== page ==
When Adele isn’t disappointing with these sharp turns into measured mediocrity, 21 is driving headlong into it. “Rumour Has It” could be Leona Lewis, or Duffy, or any of a number of other faceless of-the-moment belters. “I’ll Be Waiting” aspires to Stax Records-style greasy grooves, but instead sounds like a naked attempt at capturing American chart success. Adele’s all but lost in the billowing overproduction of “Set Fire to the Rain.”
That makes her delicately wrought reading of the Cure’s “Lovesong,” given a nifty bossa nova makeover here, all the more overwhelming. Adele — real name: Adele Laurie Blue Adkins — has a honey-smoke tone with cracks that reach out like tree branches in winter. Given the proper context, she can imbue a song with this striking complexity.
Of course, we all know that Adele ultimately reaches that potential with “Someone Like You” — the follow up everywhere-you-looked single from 21. Positioned beside a trembling piano figure, she tries to sort through the jumble of emotions surrounding a lover who has moved on and found happiness. Every word holds its own history, its own sense of bittersweet reverie. Lonesome and shattering, it’s positioned so far into the album that it becomes a triumph too long in the making.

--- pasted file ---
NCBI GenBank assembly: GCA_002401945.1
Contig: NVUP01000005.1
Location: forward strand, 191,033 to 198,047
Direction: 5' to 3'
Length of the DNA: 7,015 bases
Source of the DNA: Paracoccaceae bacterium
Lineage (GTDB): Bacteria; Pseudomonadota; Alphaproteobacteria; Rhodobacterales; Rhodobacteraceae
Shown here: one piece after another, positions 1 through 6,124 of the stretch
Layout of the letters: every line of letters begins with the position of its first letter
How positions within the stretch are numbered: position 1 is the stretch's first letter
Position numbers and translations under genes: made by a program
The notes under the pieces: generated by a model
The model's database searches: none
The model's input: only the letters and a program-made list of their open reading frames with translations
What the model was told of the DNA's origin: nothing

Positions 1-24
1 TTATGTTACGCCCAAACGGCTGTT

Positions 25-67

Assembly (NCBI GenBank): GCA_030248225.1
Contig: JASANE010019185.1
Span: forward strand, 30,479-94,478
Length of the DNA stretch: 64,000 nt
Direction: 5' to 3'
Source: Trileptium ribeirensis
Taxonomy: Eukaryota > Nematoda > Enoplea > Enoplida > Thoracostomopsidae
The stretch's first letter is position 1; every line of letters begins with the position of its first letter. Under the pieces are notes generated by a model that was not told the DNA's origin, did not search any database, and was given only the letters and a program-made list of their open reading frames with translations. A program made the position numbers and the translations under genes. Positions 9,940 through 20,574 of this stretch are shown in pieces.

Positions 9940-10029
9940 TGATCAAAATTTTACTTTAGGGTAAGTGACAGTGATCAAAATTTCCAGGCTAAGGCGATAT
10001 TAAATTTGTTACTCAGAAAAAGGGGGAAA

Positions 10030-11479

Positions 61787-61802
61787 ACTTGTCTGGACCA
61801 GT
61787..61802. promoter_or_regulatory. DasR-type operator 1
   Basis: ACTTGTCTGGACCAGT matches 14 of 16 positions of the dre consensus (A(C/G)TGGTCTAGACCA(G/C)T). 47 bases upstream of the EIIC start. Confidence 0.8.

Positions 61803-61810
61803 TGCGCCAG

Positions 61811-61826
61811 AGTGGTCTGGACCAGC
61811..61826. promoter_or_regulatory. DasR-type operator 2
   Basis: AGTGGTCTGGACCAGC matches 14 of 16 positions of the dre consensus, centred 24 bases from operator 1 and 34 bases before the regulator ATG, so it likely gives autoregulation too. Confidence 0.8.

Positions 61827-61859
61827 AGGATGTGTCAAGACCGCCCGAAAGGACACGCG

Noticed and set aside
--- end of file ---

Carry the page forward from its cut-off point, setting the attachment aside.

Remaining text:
Ultimately, 21 could have been a game changer for the big-voiced Adele. Instead, despite her coronation at the Grammys this year, it’s just another weigh station for a gifted young singer still searching for the right set of songs.
Here’s a breakdown of our thoughts on other key Grammy award winners for 2012. Click through the titles for complete reviews …